Achilles tendonitis/ tendinopathy is an inflammatory tendon problem. Yet, the right evaluation and treatment provides a plan for reducing the pain and restoring the strength for the area to perform well. Conservative tendonitis rehabilitation focuses on strengthening the underlying problem, not simply reducing the pain temporarily.
Your Achilles tendon is the strong fibrous band of tissue that connects your calf muscles to your heel. The tendon is named after “Achilles” who was a powerful, yet vulnerable warrior in Greek mythology. Likewise, our Achilles tendon, being the largest and strongest tendon in the body, is vulnerable to injury from the high demands life places on it. In fact, running generates over 12 times your body weight on the Achilles tendon. (source)
Like tendonitis at other body parts, Achilles tendonitis results from movement problems.
The tendon may strain or even rupture from excessive stretch or forceful contraction of the calf muscles. More commonly, the tendon suffers repeated overloaded and resulting “micro tears.” Damage usually occurs either directly at the heel, or near the weakest area of the tendon- one to two inches above the heel.
Achilles tendonitis/ Achilles tendinopathy affects between 250,000 and 1 million people per year. Most are middle-aged males, between the age of 30 and 50. Interestingly, Achilles tendon injuries occur more frequently on the left side. Also, if you have suffered a prior Achilles tendon injury, you are at greater risk of injuring the opposite side. Two-thirds of all Achilles tendon injuries involve athletes. And runners are 10 times more likely to suffer Achilles tendon problems. Altered foot, ankle, and calf mechanisms increase your risk for tendon pains.
Symptoms may begin abruptly following a strain but, more commonly, develop slowly from repeated irritation. Pain and stiffness when you first get out of bed are very common. Your Achilles tendonitis symptoms often worsen with activity, especially walking or running. You may notice pain when you rise up on your toes. Walking down stairs stretches the tendon and usually increases symptoms. Some patients notice that the irritated area becomes firmly swollen. Ongoing irritation to the spot on your heel where the tendon inserts can cause a painfully elevated bump.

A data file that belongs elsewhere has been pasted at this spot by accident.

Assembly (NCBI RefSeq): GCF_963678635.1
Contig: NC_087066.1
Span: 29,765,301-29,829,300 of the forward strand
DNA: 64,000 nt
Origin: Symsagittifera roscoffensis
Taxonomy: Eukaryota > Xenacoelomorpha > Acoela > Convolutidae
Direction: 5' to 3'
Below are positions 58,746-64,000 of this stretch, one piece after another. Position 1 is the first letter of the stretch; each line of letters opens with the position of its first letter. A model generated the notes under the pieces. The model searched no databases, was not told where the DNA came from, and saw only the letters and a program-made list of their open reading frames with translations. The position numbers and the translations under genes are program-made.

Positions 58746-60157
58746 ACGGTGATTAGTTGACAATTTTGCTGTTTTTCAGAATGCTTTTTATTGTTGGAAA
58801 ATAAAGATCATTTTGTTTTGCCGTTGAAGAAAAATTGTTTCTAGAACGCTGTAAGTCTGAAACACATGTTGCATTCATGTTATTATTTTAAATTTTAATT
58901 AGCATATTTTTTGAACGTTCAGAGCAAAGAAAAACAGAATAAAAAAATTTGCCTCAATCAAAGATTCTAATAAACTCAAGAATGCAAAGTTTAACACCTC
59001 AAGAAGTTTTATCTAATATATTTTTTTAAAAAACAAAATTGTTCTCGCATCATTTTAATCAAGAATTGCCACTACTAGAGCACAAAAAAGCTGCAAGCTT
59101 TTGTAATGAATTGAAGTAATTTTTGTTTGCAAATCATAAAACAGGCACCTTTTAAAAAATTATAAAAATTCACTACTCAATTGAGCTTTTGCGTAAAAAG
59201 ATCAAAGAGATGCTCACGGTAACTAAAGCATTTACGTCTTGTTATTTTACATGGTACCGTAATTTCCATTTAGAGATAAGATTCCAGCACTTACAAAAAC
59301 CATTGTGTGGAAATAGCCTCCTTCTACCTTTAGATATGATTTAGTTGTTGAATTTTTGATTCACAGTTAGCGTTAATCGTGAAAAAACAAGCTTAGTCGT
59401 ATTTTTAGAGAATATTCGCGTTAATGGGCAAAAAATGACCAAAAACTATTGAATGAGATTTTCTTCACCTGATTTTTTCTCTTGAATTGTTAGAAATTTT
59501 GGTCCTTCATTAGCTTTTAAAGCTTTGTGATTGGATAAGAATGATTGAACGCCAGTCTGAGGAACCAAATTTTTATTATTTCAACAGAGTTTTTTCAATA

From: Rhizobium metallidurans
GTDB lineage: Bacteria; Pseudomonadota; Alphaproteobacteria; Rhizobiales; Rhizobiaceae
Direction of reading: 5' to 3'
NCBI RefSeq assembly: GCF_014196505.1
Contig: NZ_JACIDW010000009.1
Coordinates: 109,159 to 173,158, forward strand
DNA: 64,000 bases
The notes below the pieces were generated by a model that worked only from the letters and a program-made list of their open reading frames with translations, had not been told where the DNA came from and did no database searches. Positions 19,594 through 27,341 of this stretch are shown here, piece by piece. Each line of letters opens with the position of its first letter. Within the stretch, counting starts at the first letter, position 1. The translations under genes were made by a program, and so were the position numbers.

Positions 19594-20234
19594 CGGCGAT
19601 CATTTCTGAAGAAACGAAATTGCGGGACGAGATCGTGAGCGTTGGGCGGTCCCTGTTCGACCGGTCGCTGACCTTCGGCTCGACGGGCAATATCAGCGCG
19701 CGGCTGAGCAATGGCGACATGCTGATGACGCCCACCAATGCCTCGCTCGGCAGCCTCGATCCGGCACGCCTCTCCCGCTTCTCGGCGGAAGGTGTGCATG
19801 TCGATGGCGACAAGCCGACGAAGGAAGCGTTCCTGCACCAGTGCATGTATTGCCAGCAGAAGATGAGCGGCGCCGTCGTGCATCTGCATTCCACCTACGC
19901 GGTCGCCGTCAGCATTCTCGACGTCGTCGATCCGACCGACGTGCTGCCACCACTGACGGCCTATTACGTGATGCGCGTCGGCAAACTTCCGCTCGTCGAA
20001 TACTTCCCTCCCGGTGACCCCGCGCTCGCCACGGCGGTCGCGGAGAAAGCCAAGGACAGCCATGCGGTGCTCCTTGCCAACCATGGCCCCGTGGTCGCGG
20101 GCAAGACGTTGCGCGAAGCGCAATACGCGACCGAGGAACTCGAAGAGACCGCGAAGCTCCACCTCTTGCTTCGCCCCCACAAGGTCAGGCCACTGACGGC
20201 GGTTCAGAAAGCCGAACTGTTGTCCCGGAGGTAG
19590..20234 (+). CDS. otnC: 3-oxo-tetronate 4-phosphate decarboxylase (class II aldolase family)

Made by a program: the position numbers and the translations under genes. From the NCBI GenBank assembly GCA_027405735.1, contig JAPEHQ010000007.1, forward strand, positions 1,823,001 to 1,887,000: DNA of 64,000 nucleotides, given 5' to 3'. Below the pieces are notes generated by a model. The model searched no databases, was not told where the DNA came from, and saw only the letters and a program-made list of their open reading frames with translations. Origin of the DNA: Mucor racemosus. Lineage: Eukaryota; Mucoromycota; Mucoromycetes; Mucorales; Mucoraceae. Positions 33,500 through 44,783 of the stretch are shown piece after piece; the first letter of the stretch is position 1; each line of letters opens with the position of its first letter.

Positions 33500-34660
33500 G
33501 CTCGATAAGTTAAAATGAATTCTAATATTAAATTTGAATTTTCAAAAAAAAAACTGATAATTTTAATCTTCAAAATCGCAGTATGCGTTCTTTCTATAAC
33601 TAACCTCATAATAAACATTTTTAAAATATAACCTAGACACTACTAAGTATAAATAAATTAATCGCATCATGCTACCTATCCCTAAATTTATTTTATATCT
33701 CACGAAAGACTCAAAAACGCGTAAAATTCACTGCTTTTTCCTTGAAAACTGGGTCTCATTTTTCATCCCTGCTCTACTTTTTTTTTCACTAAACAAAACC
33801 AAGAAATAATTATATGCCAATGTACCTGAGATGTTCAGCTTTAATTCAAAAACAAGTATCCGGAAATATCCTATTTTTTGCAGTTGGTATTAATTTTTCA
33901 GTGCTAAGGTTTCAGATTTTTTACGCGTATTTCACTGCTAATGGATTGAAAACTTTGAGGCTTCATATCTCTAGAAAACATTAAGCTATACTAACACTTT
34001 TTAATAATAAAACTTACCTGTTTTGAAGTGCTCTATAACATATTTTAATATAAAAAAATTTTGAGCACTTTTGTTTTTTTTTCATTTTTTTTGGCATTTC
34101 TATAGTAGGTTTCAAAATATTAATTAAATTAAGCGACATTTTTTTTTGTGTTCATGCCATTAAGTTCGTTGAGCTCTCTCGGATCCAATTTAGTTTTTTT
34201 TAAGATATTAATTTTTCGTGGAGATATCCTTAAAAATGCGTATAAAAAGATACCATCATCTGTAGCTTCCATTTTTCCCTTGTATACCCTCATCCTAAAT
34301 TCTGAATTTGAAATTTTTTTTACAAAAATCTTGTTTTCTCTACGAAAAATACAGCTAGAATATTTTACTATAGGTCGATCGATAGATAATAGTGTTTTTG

Treatment for Achilles tendonitis
Research has shown that conservative care, like the type provided in this office, can produce “excellent results” in over 85% of Achilles tendonitis patients (source). Initially, you may need to limit or change activities that cause pain. Runners may need to switch to swimming or cycling for a short period of time. Sudden increases in exercise load is a major injury risk. As such, be sure to introduce new activities slowly and avoid increasing your activity by more than 10% per week.
Runners should begin on a smooth, shock-absorbent surface and start at a low intensity – first increasing distance, then pace. Avoid training on hard or unlevel surfaces like hills. Running uphill or pushing a sled causes significant compression on the tendon. A good warm-up and professional exercise programing are keys to success. Avoid wearing compression socks, high heels, or shoes with an excessively rigid heel counter. One of the most important and effective treatments for Achilles tendinopathy is progressive loading to strengthen the area.